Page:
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digitalmars.D.announce - D for Android beta

reply Joakim <dlang joakim.fea.st> writes:
The beta release of ldc 1.3, the llvm-based D compiler, is now 
out:

https://github.com/joakim-noah/android/releases

It is accompanied by a non-trivial sample app from the Android 
NDK, ported from C++ to about 1.2 klocs of D: the classic Utah 
Teapot (https://en.wikipedia.org/wiki/Utah_teapot), updated with 
mobile touch controls.  This app also demonstrates calling Java 
functions from your D code through JNI, though most of it is 
written in D.

There are two builds of ldc, a cross-compiler that you can use 
from a linux/x64 shell to compile to Android/ARM, and a native 
compiler that you can run on your Android device itself.  As I 
pointed out last year, not only is ldc a large mixed D/C++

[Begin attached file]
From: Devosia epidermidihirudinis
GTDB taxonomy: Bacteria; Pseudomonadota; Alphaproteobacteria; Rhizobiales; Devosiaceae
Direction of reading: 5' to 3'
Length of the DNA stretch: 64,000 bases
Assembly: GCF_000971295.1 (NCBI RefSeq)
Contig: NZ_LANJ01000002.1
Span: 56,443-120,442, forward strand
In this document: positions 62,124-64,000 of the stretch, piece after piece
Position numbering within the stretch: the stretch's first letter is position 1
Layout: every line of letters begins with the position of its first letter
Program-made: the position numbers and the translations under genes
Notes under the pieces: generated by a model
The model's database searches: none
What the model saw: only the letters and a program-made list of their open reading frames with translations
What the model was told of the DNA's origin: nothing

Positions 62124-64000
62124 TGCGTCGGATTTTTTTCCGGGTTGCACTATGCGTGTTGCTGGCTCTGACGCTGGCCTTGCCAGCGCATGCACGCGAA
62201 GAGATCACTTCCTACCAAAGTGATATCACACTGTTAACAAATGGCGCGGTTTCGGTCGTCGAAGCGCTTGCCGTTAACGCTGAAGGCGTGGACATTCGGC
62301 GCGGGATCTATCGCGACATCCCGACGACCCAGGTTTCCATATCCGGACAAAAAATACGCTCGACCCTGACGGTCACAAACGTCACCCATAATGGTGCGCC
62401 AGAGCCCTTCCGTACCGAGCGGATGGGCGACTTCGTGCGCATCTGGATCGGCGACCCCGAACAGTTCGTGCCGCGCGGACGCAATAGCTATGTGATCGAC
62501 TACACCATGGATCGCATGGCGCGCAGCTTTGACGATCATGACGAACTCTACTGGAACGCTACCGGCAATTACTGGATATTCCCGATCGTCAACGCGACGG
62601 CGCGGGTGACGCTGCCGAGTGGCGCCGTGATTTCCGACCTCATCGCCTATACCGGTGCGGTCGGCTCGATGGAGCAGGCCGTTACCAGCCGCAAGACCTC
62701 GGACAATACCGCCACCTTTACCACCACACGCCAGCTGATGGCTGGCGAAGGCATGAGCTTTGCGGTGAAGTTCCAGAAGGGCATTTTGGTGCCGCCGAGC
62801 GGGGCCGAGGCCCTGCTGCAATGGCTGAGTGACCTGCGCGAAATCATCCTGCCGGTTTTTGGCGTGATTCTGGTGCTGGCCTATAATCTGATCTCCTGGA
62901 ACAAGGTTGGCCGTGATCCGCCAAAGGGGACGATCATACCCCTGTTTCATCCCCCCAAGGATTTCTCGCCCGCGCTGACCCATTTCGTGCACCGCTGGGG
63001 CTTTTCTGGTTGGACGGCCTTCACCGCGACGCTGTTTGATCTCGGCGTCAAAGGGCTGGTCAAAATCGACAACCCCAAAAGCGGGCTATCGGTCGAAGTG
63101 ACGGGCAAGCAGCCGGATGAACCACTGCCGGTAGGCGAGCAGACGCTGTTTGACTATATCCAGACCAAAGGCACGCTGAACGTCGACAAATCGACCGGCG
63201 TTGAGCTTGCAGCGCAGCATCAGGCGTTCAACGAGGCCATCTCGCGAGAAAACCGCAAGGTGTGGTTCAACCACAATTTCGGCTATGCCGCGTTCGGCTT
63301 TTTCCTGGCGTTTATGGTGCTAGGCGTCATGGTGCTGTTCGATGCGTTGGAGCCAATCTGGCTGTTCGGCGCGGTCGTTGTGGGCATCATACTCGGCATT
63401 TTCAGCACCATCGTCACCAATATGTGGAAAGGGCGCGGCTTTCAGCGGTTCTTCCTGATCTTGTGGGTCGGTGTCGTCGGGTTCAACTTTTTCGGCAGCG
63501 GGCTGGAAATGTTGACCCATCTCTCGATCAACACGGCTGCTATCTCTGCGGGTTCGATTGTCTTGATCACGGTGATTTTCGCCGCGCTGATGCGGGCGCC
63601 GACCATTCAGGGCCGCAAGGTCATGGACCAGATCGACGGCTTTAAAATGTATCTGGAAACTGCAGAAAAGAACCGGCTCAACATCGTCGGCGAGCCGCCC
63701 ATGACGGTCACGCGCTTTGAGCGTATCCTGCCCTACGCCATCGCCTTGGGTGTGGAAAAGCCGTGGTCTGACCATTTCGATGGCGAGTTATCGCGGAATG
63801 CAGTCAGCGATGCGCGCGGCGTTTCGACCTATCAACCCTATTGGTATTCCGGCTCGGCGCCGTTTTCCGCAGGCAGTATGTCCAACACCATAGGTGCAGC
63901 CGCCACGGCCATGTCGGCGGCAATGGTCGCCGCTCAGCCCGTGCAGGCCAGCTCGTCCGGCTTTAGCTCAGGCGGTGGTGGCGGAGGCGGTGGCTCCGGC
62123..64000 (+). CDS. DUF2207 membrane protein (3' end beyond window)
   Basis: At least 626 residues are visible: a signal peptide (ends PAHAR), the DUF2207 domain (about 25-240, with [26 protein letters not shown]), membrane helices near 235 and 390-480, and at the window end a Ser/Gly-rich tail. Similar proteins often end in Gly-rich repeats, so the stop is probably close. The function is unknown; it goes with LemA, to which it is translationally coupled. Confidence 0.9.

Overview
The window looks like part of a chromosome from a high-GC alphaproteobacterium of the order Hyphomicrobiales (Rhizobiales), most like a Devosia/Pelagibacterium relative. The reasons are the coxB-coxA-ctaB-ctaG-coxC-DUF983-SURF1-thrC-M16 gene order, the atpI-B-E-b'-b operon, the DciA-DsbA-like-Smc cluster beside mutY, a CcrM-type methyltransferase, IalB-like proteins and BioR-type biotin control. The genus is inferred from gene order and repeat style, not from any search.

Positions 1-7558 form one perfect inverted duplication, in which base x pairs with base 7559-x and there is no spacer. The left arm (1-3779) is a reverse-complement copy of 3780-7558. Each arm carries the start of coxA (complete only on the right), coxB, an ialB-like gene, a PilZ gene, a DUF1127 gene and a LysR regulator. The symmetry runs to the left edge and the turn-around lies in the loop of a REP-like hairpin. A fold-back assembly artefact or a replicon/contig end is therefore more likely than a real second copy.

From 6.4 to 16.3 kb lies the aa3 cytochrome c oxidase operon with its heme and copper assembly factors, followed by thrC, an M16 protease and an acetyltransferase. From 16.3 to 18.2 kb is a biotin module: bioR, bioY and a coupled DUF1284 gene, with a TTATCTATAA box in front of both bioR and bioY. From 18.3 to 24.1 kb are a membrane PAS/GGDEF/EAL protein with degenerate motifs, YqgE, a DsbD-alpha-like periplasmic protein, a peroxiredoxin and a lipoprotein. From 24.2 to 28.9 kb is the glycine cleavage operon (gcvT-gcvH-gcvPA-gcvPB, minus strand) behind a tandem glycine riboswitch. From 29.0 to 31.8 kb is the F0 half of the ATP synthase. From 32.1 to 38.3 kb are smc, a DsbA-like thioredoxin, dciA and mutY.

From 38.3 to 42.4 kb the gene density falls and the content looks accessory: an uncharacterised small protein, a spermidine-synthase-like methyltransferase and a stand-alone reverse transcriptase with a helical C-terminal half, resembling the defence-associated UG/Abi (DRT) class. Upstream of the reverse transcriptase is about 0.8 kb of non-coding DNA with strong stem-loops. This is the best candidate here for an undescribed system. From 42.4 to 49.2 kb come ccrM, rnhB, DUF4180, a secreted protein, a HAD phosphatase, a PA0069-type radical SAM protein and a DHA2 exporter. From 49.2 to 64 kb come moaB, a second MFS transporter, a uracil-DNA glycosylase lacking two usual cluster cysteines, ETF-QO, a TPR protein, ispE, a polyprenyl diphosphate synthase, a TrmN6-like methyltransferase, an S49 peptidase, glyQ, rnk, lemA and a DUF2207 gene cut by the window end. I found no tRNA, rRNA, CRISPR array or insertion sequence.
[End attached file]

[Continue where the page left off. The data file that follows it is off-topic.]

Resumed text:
codebase that just worked on ARM, but it is possible to build 
arbitrarily large Android apps on your Android device itself, a 
first for any mobile platform:

http://forum.dlang.org/thread/ovkhtsdzlfzqrqneolyv forum.dlang.org

This is the way the next generation of coders will get into 
coding, by tinkering with their Android devices like we did with 
Macs and PCs decades ago, and D is one the few languages that is 
already there.

I will write up instructions on how to write an Android app in D 
_on_ your Android device by using ldc and the Termux app, and get 
ldc into the Termux packages, a package repository for Android: